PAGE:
Friday, July 28, 2006

Heated-up over Diploma

It has become somewhat conspicuous the absence of recent entries on this blog - for which I apologise.

Of course, there are reasons for everything, and mine involves being tied-up with the project element of the Chartered Institute of Public Relations Diploma. ‘Tied-up’ is quite a good way of describing it, or to be more appropriate ‘being strangled by’. Indeed, it is only 6000 words and when I chose my area of study it looked restricted enough not to get too complicated.

But then I stumbled across Jim Macnamara's and Kimberley Neuendorf‘s research on media content analysis and my innocence was lost! The thing is looking to be about half written with the next step to send out a questionnaire, which will form my primary research. When information becomes available I will update this blog with relevant findings.

Monday, July 10, 2006

'EAV a heart

Paul Miller’s passionate argument about the eradication of EAV’s featured in PR Business (6th July 2006) offered a valuable insight into the dangers of adopting this measure. In so much of what he said I found myself in unstinting agreement with and in an ideal world we would have closed the book and moved on a decade ago.

But that is not the case and public relations sits alongside advertising within marketing departments. In the same way that people are said not to be able to resist chewing a Fruit Pastel (never my favourite), so I believe many in public relations will not be able to resist the temptation of dipping into that extensive range of frequently updated advertising value data to justify themselves.

I don’t necessarily support their use, but I am not in denial about their application. In a single measure, EAV’s can factor in the number of times something has been featured, the space on page it accounts for and an audited value for the media outlet. In the years I have been involved in this industry I have not found a methodology so universally encompassing. In many ways it is a shame they are so poorly applied and misinterpreted. Rather than fight their use, maybe we should be thinking about promoting a universal methodology and dataset, supported by defendable research?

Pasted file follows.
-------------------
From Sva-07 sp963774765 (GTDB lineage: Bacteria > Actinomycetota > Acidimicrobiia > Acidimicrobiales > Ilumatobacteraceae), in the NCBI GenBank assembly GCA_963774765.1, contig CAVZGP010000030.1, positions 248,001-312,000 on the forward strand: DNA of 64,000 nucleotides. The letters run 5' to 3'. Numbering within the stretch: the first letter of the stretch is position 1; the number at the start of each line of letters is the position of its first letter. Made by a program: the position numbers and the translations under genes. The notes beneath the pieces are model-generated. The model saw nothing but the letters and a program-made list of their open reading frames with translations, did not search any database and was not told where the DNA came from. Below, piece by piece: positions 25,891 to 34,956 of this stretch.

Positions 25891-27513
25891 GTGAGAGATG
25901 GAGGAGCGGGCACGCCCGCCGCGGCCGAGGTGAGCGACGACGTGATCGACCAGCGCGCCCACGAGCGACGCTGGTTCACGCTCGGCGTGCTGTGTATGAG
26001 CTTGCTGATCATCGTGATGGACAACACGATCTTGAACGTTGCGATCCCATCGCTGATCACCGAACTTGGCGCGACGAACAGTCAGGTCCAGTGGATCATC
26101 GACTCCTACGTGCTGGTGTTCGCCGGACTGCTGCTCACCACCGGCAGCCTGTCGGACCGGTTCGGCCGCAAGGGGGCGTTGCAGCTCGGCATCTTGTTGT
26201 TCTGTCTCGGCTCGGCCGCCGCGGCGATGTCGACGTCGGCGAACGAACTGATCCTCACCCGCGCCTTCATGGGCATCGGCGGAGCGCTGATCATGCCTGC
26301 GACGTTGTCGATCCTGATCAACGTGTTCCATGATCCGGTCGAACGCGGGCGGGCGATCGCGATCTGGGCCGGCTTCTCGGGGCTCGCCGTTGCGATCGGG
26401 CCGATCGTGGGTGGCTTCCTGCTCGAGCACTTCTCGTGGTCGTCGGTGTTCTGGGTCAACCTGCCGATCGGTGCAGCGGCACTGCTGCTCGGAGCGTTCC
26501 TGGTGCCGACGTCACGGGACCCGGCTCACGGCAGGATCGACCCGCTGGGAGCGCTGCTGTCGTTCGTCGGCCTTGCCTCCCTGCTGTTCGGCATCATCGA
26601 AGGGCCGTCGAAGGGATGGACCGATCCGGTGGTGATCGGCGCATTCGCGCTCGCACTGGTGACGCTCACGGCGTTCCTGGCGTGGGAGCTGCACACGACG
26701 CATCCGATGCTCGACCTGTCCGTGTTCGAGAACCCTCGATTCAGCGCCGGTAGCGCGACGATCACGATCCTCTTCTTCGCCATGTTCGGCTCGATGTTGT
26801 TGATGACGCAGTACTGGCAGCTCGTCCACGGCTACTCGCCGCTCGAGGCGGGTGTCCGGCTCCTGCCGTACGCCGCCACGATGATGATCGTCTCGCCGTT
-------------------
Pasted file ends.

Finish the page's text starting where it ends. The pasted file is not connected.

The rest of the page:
Thursday, July 06, 2006

Identifying the influencers

It is great to see so much attention being paid to measurement of the Internet. In many respects life was much easier before multiple niche news sites, blogs and the rest blurred the channels of communication to the point where the most accurate form of internet measurement is referred to as ‘buzz’.

This barometer of Internet activity seeks (in a semi-scientific way) to isolate and highlight the key influencers, motive and message relevant to an industry sector, organisation or brand.

Take a step back… before the Internet finding out who the key influencers were in the media was relatively simple. This is changing and with more people aged under 25 sourcing their news online, as opposed to from the traditional press (source: Carnegie Foundation, 2005) this trend will continue to the point where we could start to regard the newspapers as a non-core source of coverage.